Feb 08, 2019
A business’s decision to invest funds into new equipment, property, or software, also known as capital expenditures or ‘capex,’ is one of the most important decisions it will face.
On one hand, there is a clear argument in favor of capex – businesses that invest in better technology and equipment tend to operate more efficiently. Moreover, if these businesses are willing to invest in areas that others are not, they may gain a competitive edge in their market.
On the other hand, capital expenses also present a clear risk. Purchased capital may not deliver on expected results, and a sluggish economy will make it difficult to repay capital purchased with debt. Furthermore, business owners that fail to properly manage their cash flow may find that they’ve spent money needed for operations on long-term purchases and investments.
However, business owners do not need to shy away from major purchases. Instead, they need a rigorous process for ensuring that capital expenses are both effective and financially feasible.
In this post, we’ll walk through a 6-step capex management process that will help your business remain competitive while ensuring you have enough cash to stay afloat.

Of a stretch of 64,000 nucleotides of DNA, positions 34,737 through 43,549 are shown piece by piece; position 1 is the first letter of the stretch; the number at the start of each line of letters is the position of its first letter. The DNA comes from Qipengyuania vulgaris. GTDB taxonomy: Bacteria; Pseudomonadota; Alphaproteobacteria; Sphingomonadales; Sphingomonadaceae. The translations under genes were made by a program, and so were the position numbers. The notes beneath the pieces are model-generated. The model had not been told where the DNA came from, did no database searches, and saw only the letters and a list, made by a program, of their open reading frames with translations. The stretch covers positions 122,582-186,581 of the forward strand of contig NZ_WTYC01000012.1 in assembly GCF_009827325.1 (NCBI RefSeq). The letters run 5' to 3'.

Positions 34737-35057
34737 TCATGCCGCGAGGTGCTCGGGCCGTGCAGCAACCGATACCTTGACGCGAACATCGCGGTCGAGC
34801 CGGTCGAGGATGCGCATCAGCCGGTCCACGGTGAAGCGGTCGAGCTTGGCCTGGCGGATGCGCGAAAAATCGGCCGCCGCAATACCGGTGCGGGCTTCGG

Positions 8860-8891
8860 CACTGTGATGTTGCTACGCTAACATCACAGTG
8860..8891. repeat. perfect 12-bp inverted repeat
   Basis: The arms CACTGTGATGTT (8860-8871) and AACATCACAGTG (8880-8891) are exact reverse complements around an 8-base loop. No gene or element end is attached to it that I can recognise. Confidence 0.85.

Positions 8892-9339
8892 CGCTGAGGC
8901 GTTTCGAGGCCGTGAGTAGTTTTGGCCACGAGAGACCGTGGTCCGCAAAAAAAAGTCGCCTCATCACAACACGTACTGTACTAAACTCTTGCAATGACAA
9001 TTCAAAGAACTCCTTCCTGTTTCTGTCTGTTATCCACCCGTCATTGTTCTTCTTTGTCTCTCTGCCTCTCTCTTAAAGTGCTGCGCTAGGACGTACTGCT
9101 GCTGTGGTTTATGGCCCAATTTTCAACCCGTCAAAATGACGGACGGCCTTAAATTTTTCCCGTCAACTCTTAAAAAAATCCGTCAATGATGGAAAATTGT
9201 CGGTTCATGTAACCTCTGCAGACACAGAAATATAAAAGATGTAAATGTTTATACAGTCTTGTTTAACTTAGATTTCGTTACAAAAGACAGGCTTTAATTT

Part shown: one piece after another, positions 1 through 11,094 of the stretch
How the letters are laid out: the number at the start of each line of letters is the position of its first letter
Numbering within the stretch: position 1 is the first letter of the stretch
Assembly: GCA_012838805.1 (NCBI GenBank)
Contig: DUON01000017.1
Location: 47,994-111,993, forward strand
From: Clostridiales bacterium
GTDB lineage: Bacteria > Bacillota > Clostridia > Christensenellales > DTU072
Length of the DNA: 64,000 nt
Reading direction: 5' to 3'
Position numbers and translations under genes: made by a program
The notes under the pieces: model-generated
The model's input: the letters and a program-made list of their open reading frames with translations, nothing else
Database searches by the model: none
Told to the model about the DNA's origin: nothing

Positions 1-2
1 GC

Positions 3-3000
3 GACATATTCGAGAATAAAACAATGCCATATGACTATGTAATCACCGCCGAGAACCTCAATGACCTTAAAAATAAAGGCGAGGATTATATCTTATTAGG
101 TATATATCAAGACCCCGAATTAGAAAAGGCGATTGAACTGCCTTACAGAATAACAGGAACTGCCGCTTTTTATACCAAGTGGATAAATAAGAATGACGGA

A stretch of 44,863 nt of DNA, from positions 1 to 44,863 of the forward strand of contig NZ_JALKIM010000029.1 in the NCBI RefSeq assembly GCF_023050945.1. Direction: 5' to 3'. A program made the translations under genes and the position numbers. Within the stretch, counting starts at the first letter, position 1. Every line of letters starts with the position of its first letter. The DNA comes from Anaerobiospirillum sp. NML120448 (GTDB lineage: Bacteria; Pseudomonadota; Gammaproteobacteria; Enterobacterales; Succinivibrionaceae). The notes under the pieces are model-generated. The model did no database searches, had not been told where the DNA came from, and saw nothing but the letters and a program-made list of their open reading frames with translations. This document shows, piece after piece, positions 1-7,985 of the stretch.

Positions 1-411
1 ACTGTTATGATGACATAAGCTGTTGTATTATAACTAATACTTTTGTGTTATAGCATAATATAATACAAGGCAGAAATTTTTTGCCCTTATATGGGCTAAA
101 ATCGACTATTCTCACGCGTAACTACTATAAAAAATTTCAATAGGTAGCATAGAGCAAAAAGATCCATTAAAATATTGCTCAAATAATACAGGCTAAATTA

1. Know the difference between capex and opex
Capital expenditures are not operational expenditures – be sure to remember this, as capex is taxed differently. Business owners that confuse the two may find a much larger tax bill than they bargained for. (See Step 6 for further tax details.)
The difference between capex and opex is:
- Capital expenditures are non-recurring purchases of assets which are expected to provide benefits over a long period of time. Examples of capital expenditures include buildings, vehicles, software, machinery, furniture, and computer equipment.
- Operational expenditures are non-investment expenses related to maintaining a business’s day-to-day operations. Examples of operational expenditures include rent, payroll, transportation, office supplies, employee benefits, marketing expenses, and equipment repair.
While some expenses may seem as though they teeter between both capex and opex, a good rule of thumb is to determine whether an expense is recurring.
For example, a one-time expense for a software overhaul is capex. However, if you purchase the rights to this software on a monthly basis (also known as Software as a Service, or SaaS), this is considered to be opex.
(For a more definitive explanation, be sure to consult with your lawyer or accountant.)
2. Establish long-term objectives for your business
By establishing clear, long-term objectives, you will have a framework to help decide if capex requests are worthy of approval. If capex projects do not further long-term goals, the decision is simple: they do not get funded.